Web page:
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Cary-based online business worried about added work, costs of sales tax plan

Published: Sunday, May 12, 2013 5:30 a.m. CDT
Caption
(H. Rick Bamman – hbamman@shawmedia.com)
Cary-based 3Gstore.com employee Bob Deering of Crystal Lake prepares packages for shipping Friday. The company's sells more than the $1 million threshold that would make it have to collect taxes under the new act. Owner Michael Ginsberg says he's not opposed to internet sales tax, but is concerned that making small companies like his collect taxes for all 9,000 and more jurisdictions across the country puts an unfair burden on them.

CARY – Since its start in 2005, Michael Ginsberg’s Cary-based Internet retailer has grown to bring in about $4 million in sales a year.

Now, with the U.S. House of Representatives mulling a Marketplace Fairness Act passed in the Senate last week, Ginsberg is concerned it could get much harder to sustain that growth.

“I’m watching the Senate hearings, and they’re talking about these remote sellers and how evil they are, and [how] they’re crushing ma and pa, U.S. companies and they’re taking money from the state,” said Ginsberg, the owner and president of 3Gstore.com. “I’m like, that’s me. We’re not that bad. We pay our taxes and hire employees and do all the things right.”

Because it brings in more than $1 million a year in gross sales, Ginsberg’s company – which sells 3G and 4G products, accessories and services – is among a group of small Internet retailers that are worried new legislation could hurt their business significantly.

Co-authored by Sen. Dick Durbin, D-III, the act would require Internet retailers to collect sales tax at the rate of the buyer’s local jurisdiction. Those with sales of less than $1 million a year would be exempt.

Supporters say the act levels the playing field for struggling brick-and-mortar businesses who frequently fall victim to “showrooming,” in which customers come view and try out products in the store only to buy online.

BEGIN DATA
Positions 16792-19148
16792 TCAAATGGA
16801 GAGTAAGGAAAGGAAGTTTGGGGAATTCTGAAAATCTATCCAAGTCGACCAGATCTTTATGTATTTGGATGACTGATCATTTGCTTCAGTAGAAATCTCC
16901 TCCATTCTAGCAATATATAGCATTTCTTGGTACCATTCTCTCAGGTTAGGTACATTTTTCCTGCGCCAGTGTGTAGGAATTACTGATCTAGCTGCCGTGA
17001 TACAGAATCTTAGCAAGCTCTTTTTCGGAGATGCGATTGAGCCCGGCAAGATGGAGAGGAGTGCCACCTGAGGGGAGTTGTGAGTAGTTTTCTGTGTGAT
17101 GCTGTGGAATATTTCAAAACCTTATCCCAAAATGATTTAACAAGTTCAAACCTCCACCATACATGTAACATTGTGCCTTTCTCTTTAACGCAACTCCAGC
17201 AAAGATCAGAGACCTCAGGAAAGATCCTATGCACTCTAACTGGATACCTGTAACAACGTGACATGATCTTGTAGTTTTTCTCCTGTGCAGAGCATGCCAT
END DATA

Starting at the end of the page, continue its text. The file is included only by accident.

The act would require states to provide software to Internet retailers that collect the taxes, but Ginsberg isn’t satisfied the software would take the burden off his company.

He said his company spends about four hours a month compiling Illinois sales tax. Having to do that for all the states, he said, is work he’s not ready to take on. He estimates that he’d have to add two employees to his 11-person staff.

Ginsberg also is concerned he could be the subject of audits from other states. He said he recently went through an audit in Illinois, and after 10 months, was told he owed a couple of hundred dollars.

“The amount of time they spent, the amount of time we spent, it was just insane for that,” he said.

For Ginsberg, it’s the added work that is his biggest concern. He’s not concerned that his customers simply having to pay sales tax would drive a significant portion of them away – although, he admits, it could be a different story at companies that don’t offer such niche products.

To reduce the burden on small Internet companies, Ginsberg suggests a service created and moderated by the states. The service communicates directly with the e-commerce platform of the specific site to keep track of how much money is owed and to where.

“This organization would know, ‘OK, Texas, we owe them eight bucks,’” Ginsberg said. “So they withdraw the money from our accounts ... [and] they distribute to all the states.”

For Ginsberg’s company, there’s a simpler solution. If the act would be amended to exempt companies with sales of up to $10 million rather than $1 million, as companies such as eBay have pushed for, 3Gstore.com no longer would qualify.

“Everybody’s not Amazon,” he said. “There’s a lot of small ones that are out there. A million dollars in sales – that’s gross sales. ... It’s not a lot of money.”

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